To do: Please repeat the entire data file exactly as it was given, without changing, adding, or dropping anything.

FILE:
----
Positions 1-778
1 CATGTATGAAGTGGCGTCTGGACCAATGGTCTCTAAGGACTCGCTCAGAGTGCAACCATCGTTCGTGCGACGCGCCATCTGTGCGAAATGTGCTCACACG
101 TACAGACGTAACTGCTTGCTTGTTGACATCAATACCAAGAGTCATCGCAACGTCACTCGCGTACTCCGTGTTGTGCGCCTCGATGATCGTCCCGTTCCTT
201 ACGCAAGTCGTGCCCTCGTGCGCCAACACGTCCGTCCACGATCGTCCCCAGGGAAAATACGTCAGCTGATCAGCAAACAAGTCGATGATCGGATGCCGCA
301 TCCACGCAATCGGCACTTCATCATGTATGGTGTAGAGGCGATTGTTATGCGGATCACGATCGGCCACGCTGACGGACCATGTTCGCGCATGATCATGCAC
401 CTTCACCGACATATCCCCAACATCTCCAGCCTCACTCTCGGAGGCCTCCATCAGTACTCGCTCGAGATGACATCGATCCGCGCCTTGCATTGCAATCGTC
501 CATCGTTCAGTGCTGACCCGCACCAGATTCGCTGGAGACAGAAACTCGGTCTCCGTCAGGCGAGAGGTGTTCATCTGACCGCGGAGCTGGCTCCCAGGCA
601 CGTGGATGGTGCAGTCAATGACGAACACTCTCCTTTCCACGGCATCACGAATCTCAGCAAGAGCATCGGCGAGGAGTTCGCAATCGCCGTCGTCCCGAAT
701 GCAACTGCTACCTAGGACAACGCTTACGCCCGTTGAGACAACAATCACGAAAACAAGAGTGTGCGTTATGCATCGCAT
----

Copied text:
Positions 1-778
1 CATGTATGAAGTGGCGTCTGGACCAATGGTCTCTAAGGACTCGCTCAGAGTGCAACCATCGTTCGTGCGACGCGCCATCTGTGCGAAATGTGCTCACACG
101 TACAGACGTAACTGCTTGCTTGTTGACATCAATACCAAGAGTCATCGCAACGTCACTCGCGTACTCCGTGTTGTGCGCCTCGATGATCGTCCCGTTCCTT
201 ACGCAAGTCGTGCCCTCGTGCGCCAACACGTCCGTCCACGATCGTCCCCAGGGAAAATACGTCAGCTGATCAGCAAACAAGTCGATGATCGGATGCCGCA
301 TCCACGCAATCGGCACTTCATCATGTATGGTGTAGAGGCGATTGTTATGCGGATCACGATCGGCCACGCTGACGGACCATGTTCGCGCATGATCATGCAC
401 CTTCACCGACATATCCCCAACATCTCCAGCCTCACTCTCGGAGGCCTCCATCAGTACTCGCTCGAGATGACATCGATCCGCGCCTTGCATTGCAATCGTC
501 CATCGTTCAGTGCTGACCCGCACCAGATTCGCTGGAGACAGAAACTCGGTCTCCGTCAGGCGAGAGGTGTTCATCTGACCGCGGAGCTGGCTCCCAGGCA
601 CGTGGATGGTGCAGTCAATGACGAACACTCTCCTTTCCACGGCATCACGAATCTCAGCAAGAGCATCGGCGAGGAGTTCGCAATCGCCGTCGTCCCGAAT
701 GCAACTGCTACCTAGGACAACGCTTACGCCCGTTGAGACAACAATCACGAAAACAAGAGTGTGCGTTATGCATCGCAT